Fannie Mae Guidance on Federal Income Tax Repayment Plans

We’re officially in the midst of tax season (if you haven’t done yours already, consider this your reminder!), which magnifies the amount of borrowers we encounter who owe back taxes to the IRS.

Owed taxes that aren’t paid can result in tax liens, which take superior position to mortgage liens – an item of great concern for lenders.

While Tax Liens will always need to be repaid before a borrower is eligible for a Conventional loan, per a recent change to the Fannie Mae Selling Guide borrowers who have entered into e repayment plan are eligible under the following conditions:

When a borrower has entered into an installment agreement with the IRS to repay delinquent federal income taxes, the lender may include the monthly payment amount as part of the borrower’s monthly debt obligations (in lieu of requiring payment in full) if:

  • There is no indication that a Notice of Federal Tax Lien has been filed against the borrower in the county in which the subject property is located.
  • The lender obtains the following documentation:
    • an approved IRS installment agreement with the terms of repayment, including the monthly payment amount and total amount due; and
    • evidence the borrower is current on the payments associated with the tax installment plan. Acceptable evidence includes the most recent payment reminder from the IRS, reflecting the last payment amount and date and the next payment amount owed and due date. At least one payment must have been made prior to closing.

Note: The payments on a federal income tax installment agreement can be excluded from the borrower’s DTI ratio if the agreement meets the Fannie Mae terms for Debts Paid by Others, or Installment Debt.

Tax Deductible Items for 2013 Mortgages

Here is a general overview of some information that may be helpful to you and your CPA as you prepare your 2013 tax returns:

Points Paid on a Home Purchase in 2013

Item 803 on the HUD-1 – If the adjusted origination charges on line 803 include points paid to your mortgage company in exchange for a lower interest rate, you can deduct those points in the year paid… even if they are paid by the seller.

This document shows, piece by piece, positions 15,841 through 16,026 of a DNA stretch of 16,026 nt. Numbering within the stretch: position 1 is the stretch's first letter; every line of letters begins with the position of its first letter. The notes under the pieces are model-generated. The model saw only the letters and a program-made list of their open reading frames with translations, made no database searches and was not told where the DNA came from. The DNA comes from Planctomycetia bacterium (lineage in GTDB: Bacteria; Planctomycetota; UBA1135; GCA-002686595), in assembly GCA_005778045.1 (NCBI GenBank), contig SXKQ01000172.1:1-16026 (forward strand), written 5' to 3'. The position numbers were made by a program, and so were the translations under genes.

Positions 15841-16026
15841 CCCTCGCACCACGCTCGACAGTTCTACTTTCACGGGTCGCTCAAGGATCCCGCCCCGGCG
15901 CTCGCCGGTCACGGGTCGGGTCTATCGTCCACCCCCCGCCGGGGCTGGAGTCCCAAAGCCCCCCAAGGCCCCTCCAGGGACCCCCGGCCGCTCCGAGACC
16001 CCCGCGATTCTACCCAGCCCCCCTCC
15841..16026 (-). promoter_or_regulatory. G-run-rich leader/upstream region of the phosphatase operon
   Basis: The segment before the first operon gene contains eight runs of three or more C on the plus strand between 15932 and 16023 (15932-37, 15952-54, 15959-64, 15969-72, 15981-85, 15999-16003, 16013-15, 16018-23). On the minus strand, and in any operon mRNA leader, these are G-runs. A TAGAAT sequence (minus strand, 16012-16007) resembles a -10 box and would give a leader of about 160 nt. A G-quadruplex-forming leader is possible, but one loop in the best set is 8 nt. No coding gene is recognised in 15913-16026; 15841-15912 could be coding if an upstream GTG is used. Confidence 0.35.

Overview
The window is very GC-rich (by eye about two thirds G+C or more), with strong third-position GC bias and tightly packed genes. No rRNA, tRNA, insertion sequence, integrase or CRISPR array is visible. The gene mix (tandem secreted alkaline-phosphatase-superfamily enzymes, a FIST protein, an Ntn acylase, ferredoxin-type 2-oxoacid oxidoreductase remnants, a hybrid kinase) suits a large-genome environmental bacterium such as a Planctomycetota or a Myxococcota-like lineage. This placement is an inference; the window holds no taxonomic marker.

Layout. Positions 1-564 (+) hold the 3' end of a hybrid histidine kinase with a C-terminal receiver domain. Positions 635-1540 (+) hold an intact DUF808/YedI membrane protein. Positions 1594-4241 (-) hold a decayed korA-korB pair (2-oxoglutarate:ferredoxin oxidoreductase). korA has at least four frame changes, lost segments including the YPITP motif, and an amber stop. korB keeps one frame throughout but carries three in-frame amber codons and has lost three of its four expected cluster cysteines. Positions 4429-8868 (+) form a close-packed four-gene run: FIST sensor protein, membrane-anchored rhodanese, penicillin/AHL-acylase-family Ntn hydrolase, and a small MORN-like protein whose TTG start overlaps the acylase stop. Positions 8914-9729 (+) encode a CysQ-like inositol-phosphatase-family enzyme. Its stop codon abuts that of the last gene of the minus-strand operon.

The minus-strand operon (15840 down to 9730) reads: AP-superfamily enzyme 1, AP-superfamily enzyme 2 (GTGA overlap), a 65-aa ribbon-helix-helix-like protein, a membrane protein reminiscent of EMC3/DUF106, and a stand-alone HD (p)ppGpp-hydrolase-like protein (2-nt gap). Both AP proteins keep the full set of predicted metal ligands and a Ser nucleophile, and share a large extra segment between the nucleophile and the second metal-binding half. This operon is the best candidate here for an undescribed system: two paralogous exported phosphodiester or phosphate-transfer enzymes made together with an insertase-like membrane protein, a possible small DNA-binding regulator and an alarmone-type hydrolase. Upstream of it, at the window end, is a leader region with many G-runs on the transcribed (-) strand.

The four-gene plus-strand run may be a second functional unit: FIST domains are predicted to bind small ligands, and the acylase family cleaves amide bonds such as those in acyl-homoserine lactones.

Points Paid on a Mortgage Refinance in 2013

Item 803 on the HUD-1 – If the adjusted origination charges on line 803 include points paid to your mortgage company in exchange for a lower interest rate, you can deduct those points in the following manner:

  • You can deduct over the life of the mortgage all points paid on the portion of the mortgage proceeds that were not used for home improvements (for example, if you refinance your mortgage to reduce your interest rate, but do not take any cash out for home improvements).
  • You can deduct this year all points paid on the portion of the mortgage proceeds that were used for home improvements (if you received cash-out and are using that cash-out for home improvements). Remember, any points paid on the portion of the mortgage NOT used for home improvements must be spread out over the life of the loan. For example, assume you refinance an old $200,000 mortgage into a new $300,000 mortgage and walk away with $100,000 to be used for home improvements. In this case, 1/3 of your points are fully deductible this year and 2/3rds of your points are deductible over the life of the loan.

Upfront Mortgage Insurance

Item 902 on the HUD-1 – You can generally deduct upfront mortgage insurance on FHA and conventional loans over 84 months if you qualify for the mortgage insurance deduction. However, you may be able to fully deduct the VA funding fee and/or the RHS guarantee fee on your 2013 tax returns, if: